1915 Austro-German forces attack Russians at Przemysl

On June 2, 1915, Austro-Hungarian and German troops continue their attacks on the Russian soldiers holding Przemysl (now in Poland), the citadel guarding the northeastern-most point of the Austro-Hungarian Empire.

Used as the Austrian army headquarters during the first months of World War I, Przemysl was ordered to hold out until the end in the face of the surprisingly effective Russian advance into Austria-Hungary in the fall of 1914. After six months under siege, facing severe food shortages and heavy casualties, the last Austro-Hungarian troops at Przemysl finally relinquished control of the citadel on March 22, 1915.

With their hard-fought victory, Russia’s troops had gained a certain measure of control in the much-contested Galician region of Austria and were poised to move into Hungary. This was not to be, however, as the powerful German army stepped in to offer more help to their faltering ally. Over the course of the next several months, Austro-German forces began moving swiftly and aggressively on the Eastern Front, recapturing the passes of the Carpathian Mountains and moving steadily forward into Galicia. On May 25, the Germans announced they had taken some 21,000 Russian prisoners east of the San River; the Russians were soon pushed back toward Przemysl, and battle began there once again.

On June 2, 1915, Austro-German forces were nearing victory against the exhausted Russians at Przemysl; the citadel fell back into the hands of the Central Powers the following day. The recapture of Przemysl effectively marked the end of Russian control in Galicia. As a British observer wrote dismissively of the Russian troops, This army is now a harmless mob.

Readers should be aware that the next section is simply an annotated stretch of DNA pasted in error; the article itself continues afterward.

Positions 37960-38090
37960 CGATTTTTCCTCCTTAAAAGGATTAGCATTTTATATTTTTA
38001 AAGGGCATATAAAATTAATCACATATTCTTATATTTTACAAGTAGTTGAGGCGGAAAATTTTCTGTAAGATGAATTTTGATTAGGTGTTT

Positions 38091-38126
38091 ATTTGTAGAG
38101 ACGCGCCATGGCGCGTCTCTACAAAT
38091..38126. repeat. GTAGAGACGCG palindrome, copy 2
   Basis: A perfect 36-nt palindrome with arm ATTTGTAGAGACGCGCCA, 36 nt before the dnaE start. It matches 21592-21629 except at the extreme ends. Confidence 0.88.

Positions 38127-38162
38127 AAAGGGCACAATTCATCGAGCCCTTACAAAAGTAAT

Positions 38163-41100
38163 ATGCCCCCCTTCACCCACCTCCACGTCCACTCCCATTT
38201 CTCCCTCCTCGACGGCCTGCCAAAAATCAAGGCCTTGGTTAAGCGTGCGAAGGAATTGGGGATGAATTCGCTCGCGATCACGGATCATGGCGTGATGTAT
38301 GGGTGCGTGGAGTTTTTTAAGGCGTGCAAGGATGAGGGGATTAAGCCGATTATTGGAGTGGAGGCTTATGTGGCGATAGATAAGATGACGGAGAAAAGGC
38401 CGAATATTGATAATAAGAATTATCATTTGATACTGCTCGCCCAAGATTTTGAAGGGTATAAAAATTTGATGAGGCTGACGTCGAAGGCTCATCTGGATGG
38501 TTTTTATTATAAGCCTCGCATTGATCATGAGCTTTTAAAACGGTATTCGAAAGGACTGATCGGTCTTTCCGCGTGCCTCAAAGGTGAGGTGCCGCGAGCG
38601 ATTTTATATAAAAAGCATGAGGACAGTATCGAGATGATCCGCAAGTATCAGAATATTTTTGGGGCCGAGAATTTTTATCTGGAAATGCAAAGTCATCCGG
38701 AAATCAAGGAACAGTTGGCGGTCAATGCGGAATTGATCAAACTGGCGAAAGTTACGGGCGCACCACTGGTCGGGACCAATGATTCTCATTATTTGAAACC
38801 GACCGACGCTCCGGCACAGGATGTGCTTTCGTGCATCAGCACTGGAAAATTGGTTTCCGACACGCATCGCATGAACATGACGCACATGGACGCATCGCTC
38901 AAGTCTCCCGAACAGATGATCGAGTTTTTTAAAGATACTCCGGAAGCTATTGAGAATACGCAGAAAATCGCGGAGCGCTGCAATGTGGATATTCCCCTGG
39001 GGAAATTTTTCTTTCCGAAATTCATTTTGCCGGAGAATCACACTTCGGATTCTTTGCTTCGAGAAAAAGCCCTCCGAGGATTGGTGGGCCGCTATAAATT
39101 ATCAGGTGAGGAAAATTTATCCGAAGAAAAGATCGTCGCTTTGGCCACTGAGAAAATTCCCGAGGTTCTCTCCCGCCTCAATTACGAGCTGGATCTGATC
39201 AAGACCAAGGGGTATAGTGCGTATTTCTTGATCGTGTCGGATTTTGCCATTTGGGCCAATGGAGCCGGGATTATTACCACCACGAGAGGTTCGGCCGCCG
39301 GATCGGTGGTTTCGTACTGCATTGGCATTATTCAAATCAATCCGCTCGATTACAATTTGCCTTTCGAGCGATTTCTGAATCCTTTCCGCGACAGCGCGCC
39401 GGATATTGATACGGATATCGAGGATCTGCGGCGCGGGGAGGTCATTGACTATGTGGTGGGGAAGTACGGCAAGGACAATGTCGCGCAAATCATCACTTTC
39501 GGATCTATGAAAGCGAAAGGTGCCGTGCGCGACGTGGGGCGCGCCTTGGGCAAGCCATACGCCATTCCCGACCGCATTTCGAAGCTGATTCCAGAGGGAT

1916 Germans launch attack on British lines in Ypres Salient

On the first day of June 1916, as German and British naval forces clash in the North Sea during the Battle of Jutland and the French resist the persistent German siege at Verdun, German army troops launch a major attack on British lines in the Ypres Salient on the Western Front.

As the nexus of an Allied salient that blocked any German advance to the English Channel, the town of Ypres, Belgium, saw nearly constant fighting during World War I. Three major battles—in October-November 1914, April-May 1915 and July-November 1917—punctuated a stream of smaller attacks, including one on June 1, 1916, by German troops. The Germans advanced 700 yards through the British trenches along a 3,000-yard front near Ypres; among the casualties were one British general killed and one taken prisoner. Within 48 hours, however, the British were able recover some of the captured ground.

On the same day, at the city of Verdun, France, where French troops had been under siege since February 21, 1916, the Germans began a fresh attack against Fort Vaux, one of two principal fortresses used to defend Verdun. The other, Fort Douaumont, had fallen on February 25, but Fort Vaux had managed to hold out for three months under a relentless German onslaught. A previous assault, on March 2, had been thrown back by French forces, though one of the prisoners taken that day was Captain Charles de Gaulle, wounded in the thigh by a German bayonet. The German attack that began June 1 proved too much for the French defenders, and on June 7 the Germans finally captured Fort Vaux and its 600 surviving soldiers.

Verdun itself, however, continued to hold out, as the French desperately urged their allies, Britain and Russia, to launch offensives of their own to divert German men and resources. Russia responded first, with the famed Brusilov Offensive—named for General Alexei Brusilov—that nearly decimated the Austro-Hungarian army on the Eastern Front. In early July, Britain struck the Germans near the Somme River in France, as grinding, bloody battles continued on all fronts of World War I.